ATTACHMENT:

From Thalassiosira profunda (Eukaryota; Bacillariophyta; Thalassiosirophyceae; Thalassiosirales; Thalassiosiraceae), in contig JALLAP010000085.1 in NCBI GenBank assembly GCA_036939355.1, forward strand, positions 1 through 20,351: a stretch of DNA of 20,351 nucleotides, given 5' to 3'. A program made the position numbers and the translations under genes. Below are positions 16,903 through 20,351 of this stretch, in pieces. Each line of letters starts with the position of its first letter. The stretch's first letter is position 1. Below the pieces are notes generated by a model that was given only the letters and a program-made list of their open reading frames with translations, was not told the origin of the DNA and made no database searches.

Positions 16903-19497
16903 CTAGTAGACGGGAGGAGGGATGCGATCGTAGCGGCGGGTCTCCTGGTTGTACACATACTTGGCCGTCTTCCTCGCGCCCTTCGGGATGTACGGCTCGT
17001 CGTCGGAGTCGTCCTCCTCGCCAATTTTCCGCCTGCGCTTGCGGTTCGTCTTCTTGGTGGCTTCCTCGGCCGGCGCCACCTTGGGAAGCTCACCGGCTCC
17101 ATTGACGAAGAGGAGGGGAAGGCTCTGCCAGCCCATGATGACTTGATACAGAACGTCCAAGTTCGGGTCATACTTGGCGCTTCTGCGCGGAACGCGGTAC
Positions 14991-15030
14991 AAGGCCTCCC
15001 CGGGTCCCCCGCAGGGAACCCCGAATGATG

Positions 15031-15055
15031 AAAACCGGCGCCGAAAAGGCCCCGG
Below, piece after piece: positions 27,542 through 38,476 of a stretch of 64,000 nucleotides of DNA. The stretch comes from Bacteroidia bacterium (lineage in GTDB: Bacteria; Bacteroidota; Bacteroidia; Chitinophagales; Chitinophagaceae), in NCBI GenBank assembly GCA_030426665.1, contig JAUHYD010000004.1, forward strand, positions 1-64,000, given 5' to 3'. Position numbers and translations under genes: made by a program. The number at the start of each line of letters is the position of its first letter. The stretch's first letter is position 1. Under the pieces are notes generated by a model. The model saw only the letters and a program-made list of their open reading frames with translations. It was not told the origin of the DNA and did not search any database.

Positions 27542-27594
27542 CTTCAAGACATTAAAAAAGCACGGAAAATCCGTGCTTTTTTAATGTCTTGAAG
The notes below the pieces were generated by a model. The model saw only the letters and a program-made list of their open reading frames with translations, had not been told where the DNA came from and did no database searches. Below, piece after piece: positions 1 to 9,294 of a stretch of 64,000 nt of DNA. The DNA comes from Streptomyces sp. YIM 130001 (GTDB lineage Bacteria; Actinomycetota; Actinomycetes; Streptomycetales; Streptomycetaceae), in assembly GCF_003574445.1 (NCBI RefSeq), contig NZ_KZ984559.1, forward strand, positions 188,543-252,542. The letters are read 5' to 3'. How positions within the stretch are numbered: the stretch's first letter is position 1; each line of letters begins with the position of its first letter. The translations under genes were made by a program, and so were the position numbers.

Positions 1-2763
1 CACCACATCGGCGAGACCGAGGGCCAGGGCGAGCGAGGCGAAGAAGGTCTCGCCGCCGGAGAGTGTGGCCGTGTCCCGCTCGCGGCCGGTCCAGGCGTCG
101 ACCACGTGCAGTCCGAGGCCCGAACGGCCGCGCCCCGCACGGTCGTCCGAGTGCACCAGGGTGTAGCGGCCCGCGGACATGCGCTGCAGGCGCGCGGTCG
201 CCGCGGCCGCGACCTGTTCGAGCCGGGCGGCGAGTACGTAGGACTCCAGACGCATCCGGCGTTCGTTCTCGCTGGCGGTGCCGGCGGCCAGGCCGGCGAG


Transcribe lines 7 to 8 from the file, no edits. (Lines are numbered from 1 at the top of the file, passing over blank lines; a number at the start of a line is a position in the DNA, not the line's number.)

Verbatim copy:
14991 AAGGCCTCCC
15001 CGGGTCCCCCGCAGGGAACCCCGAATGATG